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Sunday, 28 May, 2000, 15:48 GMT 16:48 UK
Battle for equality

Women already serve on the frontline in the US army
In its heavily fictionalised account of one woman's struggle to reach the US military's front line, the 1997 film GI Jane saw Demi Moore do battle with prejudice in order to qualify for dangerous combat.

Now the British military is aiming to follow in her footsteps by re-writing its traditional codes of conflict to push women to the Army's driving edge.

Demi Moore's GI Jane struggled to the frontline
Until now, the MoD has been reluctant to adapt any further, preferring not to alter what it sees as the male-dominated status quo within the military.

The government has, by law, retained the right to exclude women soldiers from units like the Royal Marines which are likely to be involved in combat at close quarters.

They have been banned from front line infantry and tank units. In the Navy they are barred from submarines and in the RAF they cannot join the RAF Regiment, the army style unit which guards airbases.

The line toed by the MoD was once rigidly linked to the principle that all Marines, including cooks, were expected to be capable of killing with bayonets.

Front line units were to be kept as single-sex for reasons of comradeship, loyalty and shared training.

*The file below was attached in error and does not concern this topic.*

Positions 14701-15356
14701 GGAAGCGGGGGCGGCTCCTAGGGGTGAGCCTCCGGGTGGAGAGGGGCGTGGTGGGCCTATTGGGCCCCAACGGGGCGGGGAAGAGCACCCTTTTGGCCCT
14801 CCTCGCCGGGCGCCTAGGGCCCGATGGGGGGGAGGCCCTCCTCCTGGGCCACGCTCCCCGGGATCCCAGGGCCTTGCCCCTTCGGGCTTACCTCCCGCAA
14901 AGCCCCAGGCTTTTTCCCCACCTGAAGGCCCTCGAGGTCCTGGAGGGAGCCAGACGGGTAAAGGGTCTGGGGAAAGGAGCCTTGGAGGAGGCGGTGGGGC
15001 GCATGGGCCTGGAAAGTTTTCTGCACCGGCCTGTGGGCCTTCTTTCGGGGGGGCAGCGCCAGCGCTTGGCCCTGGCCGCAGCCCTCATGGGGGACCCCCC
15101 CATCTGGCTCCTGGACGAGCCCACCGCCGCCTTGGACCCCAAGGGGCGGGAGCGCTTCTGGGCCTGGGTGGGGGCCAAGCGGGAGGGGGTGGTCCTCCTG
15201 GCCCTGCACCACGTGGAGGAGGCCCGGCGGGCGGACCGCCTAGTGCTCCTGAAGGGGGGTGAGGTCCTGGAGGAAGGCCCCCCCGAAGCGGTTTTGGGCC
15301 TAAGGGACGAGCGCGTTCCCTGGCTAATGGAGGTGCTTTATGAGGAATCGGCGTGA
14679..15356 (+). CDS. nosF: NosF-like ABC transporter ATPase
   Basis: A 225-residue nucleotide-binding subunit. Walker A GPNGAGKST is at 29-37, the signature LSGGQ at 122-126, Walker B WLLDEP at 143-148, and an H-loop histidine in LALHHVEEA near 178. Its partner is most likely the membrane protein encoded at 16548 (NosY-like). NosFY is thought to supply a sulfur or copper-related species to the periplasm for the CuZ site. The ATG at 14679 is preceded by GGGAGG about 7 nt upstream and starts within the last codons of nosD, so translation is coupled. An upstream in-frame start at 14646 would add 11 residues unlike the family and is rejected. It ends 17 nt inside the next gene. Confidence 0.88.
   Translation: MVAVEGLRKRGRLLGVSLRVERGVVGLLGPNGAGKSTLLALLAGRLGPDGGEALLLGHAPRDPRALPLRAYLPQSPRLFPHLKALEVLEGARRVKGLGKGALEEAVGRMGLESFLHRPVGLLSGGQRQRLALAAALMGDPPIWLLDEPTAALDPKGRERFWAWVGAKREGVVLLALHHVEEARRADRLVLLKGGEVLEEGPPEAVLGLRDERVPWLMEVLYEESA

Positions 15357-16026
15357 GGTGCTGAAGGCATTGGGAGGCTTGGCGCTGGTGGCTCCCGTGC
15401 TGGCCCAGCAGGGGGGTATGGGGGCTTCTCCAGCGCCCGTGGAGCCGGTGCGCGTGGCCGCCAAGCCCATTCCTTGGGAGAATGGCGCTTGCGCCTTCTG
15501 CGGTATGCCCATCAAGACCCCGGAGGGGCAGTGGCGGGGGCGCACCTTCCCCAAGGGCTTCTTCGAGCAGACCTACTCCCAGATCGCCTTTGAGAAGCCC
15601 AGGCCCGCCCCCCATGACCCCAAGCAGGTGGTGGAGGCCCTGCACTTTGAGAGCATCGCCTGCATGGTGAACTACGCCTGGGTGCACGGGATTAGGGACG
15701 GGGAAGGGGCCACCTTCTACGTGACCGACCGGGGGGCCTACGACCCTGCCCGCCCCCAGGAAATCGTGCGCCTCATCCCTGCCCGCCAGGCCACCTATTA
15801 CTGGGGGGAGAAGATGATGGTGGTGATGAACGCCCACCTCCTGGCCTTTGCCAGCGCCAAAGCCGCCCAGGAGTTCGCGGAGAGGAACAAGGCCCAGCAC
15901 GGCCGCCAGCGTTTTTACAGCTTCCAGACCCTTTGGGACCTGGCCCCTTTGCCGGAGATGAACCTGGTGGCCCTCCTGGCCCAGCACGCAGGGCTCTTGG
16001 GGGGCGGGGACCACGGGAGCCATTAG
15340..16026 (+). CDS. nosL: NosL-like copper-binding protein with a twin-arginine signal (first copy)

Other objections have included the belief that the British public would be unable to accept large casualties among women soldiers.

Battle situations

Despite this, women have for several years been serving in the Royal Engineers as mine clearers and combat engineers - often the most exposed soldiers in a combat zone.

As part of moves to enhance equal opportunities in the armed forces, tests later this year will try to establish how women perform alongside men in potential battle situations.

Despite dual gender policies in the armed forces of the US, Canada, Holland, Norway and Israel, the British Army has previously dismissed women as unable to cope with the heavy physical demands of front line fighting, and maintained the view that mixed gender armoured units were impractical.

In theory, women are already permitted to enter high risk combat roles through qualification by so-called "gender-free" testing.

However the tests, which focus on physical endurance, have often proved more of a barrier than a gateway for female recruits.

Fitness requirements, set by male performance levels, have included eight mile marches carrying a 50lb pack and the ability to lift and move a 90lb ammunition box for 20 minutes.

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